Eduardo watched as a postal worker parked his truck, slipped the keys into his jacket pocket, and headed toward the distribution center. That guy’s shaped more like me—XXL. Eduardo quickly memorized the truck’s location and followed the man into a locker room. The man tossed his jacket on a bench and Eduardo laid his beside it, then bent and fumbled with his shoelace.
“You gonna show up for work tomorrow?” another man asked quietly as he approached Eduardo’s target, who responded with a disinterested shrug.
“Yeah, sure. Why not?”
“Didn’t you hear, man? The antidote was poisoned—and it killed the OCSD director! If the terrorists got to him, what chance do we have? Lots of postal carriers called in sick tonight. They don’t want to be involved if this batch turns out to be poisoned, too. Management called in every sub, and we still got trucks with no drivers.”
“I gotta feed my family, so I’ll do my job. Whether or not people take the antidote after I deliver it is none of my business.”
Eduardo shrugged into the other man’s jacket and headed toward the door without looking back. He pushed quickly through the doorway, his hand closed around the keys in the pocket, but stopped short as he approached the parking lot. Flashlight beams pinpointed the locations of the marshals who were swarming through the rows of vehicles that separated him from Tommy and Careen’s hiding place. Eduardo ducked inside the warehouse to regroup and stared with horrified fascination at the scene before him. Scores of workers sorted little white boxes onto conveyor belts, where they were bagged and made ready for distribution to post offices in different quadrants. Seeing so much CSD in one place made him feel slightly sick—and more than slightly angry. He was ashamed to have been so completely taken in by the OCSD’s lies. He’d believed that CSD was supposed to protect people; all the while he’d been unknowingly taking the government-worker placebo, doing his job free of the debilitating effects of the drug. That had worked until—driven by his fear of the airborne toxins—he’d stolen a bottle from his mailbag. Under the influence of the real CSD, he’d had crazy hallucinations.
Someone bumped against his shoulder and he jumped, startled out of his thoughts. A group of about fifty men and women walked past him into the warehouse and approached the assembly line. Someone pulled the emergency lever and the conveyor belts jerked to a halt. The employees looked around, confused.
A man jumped up on the conveyor belt and spoke through a bullhorn. “If you knowingly deliver poison into the hands of innocent people, you're no better than the terrorists. Since we're the ones who’ll have to deliver those boxes to people’s homes, we’ve decided not to take any chances. We’re taking over and shutting this down. Nothing’s leaving this distribution center tonight.”
“We’ll get fired if we let you shut us down,” someone shouted back.
“How can anyone be sure it’s safe? Even the guy who developed the antidote didn’t know he had a bad dose. It’s too big a risk.”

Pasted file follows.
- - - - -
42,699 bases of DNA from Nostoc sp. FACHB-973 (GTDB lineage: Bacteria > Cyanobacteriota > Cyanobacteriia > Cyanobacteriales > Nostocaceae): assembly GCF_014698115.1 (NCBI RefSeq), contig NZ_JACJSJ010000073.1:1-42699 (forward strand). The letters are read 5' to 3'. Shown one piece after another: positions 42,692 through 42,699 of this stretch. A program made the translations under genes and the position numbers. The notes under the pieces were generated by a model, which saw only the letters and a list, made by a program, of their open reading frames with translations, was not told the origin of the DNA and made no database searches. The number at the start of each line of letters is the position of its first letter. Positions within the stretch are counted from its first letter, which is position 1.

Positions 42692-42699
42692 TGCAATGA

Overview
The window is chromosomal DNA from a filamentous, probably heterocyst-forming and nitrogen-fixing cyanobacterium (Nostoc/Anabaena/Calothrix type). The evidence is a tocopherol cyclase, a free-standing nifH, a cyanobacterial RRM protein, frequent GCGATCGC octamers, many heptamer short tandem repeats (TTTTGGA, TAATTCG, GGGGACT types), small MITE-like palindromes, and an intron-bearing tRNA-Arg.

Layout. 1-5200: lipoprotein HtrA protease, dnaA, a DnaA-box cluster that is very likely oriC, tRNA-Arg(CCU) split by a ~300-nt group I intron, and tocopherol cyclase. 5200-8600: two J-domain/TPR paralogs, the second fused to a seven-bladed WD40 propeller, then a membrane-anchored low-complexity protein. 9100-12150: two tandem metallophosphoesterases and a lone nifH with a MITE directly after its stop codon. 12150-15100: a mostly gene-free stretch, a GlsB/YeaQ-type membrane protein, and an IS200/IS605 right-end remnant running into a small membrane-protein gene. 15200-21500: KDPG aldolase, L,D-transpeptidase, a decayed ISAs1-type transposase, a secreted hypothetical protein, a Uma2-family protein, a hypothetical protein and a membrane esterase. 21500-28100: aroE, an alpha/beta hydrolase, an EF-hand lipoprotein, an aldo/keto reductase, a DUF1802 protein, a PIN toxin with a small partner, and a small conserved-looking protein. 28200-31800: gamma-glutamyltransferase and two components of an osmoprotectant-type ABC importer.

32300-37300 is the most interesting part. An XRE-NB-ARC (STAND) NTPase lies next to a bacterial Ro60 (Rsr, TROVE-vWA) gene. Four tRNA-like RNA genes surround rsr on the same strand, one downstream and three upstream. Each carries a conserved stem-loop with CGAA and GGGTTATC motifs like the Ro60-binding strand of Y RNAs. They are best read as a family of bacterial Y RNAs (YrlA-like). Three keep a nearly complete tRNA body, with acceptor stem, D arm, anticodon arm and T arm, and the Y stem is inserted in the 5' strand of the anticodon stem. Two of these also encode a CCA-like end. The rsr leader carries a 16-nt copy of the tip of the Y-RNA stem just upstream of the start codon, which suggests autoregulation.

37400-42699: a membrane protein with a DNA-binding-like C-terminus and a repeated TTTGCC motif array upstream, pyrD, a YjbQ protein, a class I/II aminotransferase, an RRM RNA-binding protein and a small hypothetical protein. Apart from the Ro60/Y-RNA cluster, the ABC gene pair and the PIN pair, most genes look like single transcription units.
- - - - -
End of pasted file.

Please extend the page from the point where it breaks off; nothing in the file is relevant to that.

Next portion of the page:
The crowd erupted.
“We have to deliver it. People need it. For their safety.”
“We’re all screwed no matter what!”
“The chemical weapons won’t hurt us as long as we have the antidote, so now the terrorists have infiltrated the OCSD and poisoned the stuff that’s supposed to keep us safe.”
“Maybe that’s just what they want you to think, so when you don’t take your antidote, bam! They’ve got you where they want you.”
The shouting grew louder, and Eduardo was drawn toward the crowd in spite of himself. Some of the distribution employees grabbed loaded bags and ran toward the loading docks, but the protesting postal carriers blocked them, wrestling the bags away. People in the crowd began to shove like they were in a mosh pit, and some of the sorters scrambled up on the conveyor belts, sending little white boxes skidding across the floor.
Then a gunshot echoed in the cavernous space and everyone froze. A squad of quadrant marshals stood at attention in an open loading bay, and Eduardo’s heart sank, knowing this little coup would have gone on uninterrupted if the QM hadn’t been following him. When their commander spoke, his voice carried so well he didn’t need a bullhorn. “All right, everyone, fun’s over. Clean up this mess. You’ll distribute that CSD and deliver it just like always.”
“But what if it’s poisoned?” It was the worried man from the locker room.
The commander looked exasperated. “It’s not your job to ask stupid questions. It’s your job to deliver the antidote until someone tells you to stop.”
Eduardo’s voice rose above the babble of protest. “Here’s a stupid question for you: are you gonna take your dose tomorrow, Commander?” The commander scanned the crowd to see who had spoken, but Eduardo didn’t try to hide. When the commander looked away, he threw one of the boxes and struck him on the back. The commander whipped around angrily and signaled his squad of marshals to attack. They were outnumbered by at least four to one, but they didn’t hesitate to charge the unarmed postal employees who, taken aback, used the bulky canvas bags like shields against the marshals’ nightsticks.
Eduardo pushed and shoved his way through the melee, elbowing one of the marshals in the face as he went. Soon he broke clear and charged out the door toward the now-silent parking lot.
Eduardo claimed the new mail truck, glad to be atoning for his past mistakes. He never realized that embracing danger could make him feel so alive.
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